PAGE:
From countless blogs, to hundreds of advice articles, there’s discussions aplenty when it comes to ways of climbing the career ladder. Whilst an unhealthy wedge of the existing advice ismorally barbaric  and ultimately fictitious (encouraging young professionals to get ahead of their colleagues via immoral tactics), one point always resonates – the search for a good mentor.

Learning from other people’s experience is vital for a young professional – with the ability to listen and ask the right questions is very precious, if you want to learn fast.

If you have aspirations of being a leader, you can get invaluable advice and experience from being guided by your current superior.

Companies should actively encourage their senior managers to mentor newer members of their team; instilling greater confidence in the company that they are all working for. This will ultimately make their career as an employee have more longevity.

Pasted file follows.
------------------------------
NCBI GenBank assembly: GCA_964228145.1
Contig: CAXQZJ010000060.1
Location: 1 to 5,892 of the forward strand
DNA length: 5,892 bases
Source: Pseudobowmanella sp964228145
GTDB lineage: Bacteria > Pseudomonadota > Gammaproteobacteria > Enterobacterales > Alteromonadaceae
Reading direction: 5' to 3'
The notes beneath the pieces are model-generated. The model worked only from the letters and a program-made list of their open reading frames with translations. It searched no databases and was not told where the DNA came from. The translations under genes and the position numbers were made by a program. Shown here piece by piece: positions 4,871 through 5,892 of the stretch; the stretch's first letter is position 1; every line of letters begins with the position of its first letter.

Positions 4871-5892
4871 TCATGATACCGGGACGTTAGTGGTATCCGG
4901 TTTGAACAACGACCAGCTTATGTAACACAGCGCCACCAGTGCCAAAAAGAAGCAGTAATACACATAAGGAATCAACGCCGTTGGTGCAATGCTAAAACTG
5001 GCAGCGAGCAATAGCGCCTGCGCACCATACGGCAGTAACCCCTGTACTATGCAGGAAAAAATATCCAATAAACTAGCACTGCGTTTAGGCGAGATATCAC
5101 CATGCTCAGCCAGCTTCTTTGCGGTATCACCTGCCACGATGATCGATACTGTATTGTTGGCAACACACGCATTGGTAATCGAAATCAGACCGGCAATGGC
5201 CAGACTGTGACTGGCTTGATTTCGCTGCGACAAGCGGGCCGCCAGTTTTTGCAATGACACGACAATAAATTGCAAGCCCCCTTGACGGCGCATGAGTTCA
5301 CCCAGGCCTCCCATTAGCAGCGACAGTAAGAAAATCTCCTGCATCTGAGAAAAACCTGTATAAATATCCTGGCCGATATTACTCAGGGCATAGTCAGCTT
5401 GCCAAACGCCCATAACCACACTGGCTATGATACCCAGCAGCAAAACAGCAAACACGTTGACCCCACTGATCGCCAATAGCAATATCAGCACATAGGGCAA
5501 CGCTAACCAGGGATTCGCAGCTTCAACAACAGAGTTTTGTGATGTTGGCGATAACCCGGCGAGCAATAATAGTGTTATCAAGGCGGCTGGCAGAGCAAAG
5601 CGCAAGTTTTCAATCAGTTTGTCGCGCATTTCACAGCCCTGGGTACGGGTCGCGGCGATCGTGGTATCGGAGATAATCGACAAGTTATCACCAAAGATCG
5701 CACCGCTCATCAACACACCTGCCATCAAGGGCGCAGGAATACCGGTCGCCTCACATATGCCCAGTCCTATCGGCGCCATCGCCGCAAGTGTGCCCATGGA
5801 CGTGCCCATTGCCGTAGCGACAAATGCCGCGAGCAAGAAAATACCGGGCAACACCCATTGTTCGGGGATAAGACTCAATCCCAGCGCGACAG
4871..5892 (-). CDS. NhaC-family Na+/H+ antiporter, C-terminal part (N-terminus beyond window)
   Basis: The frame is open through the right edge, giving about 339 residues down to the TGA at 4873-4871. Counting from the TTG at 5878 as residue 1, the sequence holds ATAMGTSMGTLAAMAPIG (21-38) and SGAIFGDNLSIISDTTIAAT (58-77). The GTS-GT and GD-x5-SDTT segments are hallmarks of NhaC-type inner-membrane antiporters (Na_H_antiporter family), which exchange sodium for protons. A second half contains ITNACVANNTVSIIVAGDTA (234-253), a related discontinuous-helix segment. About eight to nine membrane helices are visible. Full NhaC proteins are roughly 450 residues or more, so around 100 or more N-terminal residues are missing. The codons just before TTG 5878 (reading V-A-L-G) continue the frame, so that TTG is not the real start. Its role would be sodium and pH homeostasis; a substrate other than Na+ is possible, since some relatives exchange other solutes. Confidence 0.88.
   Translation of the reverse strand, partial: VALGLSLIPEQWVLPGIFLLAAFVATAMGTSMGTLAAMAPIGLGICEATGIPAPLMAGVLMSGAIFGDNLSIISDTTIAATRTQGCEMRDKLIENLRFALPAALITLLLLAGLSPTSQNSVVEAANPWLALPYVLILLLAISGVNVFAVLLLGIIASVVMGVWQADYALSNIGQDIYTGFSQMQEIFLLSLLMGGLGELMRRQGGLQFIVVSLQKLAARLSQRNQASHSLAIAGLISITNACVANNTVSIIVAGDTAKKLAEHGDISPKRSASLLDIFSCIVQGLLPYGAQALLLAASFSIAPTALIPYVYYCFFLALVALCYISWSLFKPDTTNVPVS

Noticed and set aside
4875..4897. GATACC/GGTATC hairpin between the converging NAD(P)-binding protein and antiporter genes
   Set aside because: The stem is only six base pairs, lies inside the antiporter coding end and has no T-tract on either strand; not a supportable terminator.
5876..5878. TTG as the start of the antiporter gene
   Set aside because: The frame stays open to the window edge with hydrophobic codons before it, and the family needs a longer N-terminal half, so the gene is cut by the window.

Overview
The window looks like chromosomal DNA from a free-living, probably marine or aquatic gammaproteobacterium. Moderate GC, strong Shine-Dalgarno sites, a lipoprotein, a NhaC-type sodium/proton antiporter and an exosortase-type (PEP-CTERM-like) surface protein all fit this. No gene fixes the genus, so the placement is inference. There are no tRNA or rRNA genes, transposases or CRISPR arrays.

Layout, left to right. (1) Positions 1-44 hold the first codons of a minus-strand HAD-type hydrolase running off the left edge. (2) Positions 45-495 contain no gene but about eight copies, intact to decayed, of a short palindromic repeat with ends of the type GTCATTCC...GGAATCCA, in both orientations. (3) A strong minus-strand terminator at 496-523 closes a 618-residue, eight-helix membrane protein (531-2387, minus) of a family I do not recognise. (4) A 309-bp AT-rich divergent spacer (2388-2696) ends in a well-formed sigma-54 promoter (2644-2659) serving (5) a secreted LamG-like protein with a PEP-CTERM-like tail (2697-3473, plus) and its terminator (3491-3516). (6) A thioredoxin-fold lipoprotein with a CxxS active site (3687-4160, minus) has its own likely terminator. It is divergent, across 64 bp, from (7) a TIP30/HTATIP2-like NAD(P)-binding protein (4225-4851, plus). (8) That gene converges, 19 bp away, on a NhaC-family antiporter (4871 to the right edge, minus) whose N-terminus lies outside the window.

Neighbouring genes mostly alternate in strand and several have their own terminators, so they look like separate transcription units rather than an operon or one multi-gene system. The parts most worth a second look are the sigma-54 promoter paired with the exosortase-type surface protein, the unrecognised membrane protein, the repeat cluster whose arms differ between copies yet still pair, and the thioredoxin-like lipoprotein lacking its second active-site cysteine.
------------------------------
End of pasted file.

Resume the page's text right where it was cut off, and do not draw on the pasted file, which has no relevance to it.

However, mentoring isn’t always easy. Firstly, mentoring is a two-person relationship, not a one-sided dictatorship. The mentor has to want to mentor the mentored, and the mentored must respect the mentor, otherwise the situation simply won’t work.

Of course – there are many occasions where a mentor simply won’t be available to some. This doesn’t mean that they can’t search for a mentor themselves. Naturally, as we get older, our tendencies & desire to pass on knowledge increases, therefore it is perfectly feasible to approach someone yourself. Search for industry professionals online and ask them for their advice. There’s even some young professionals reaching out to potential mentors using social media. LinkedIn anyone? 

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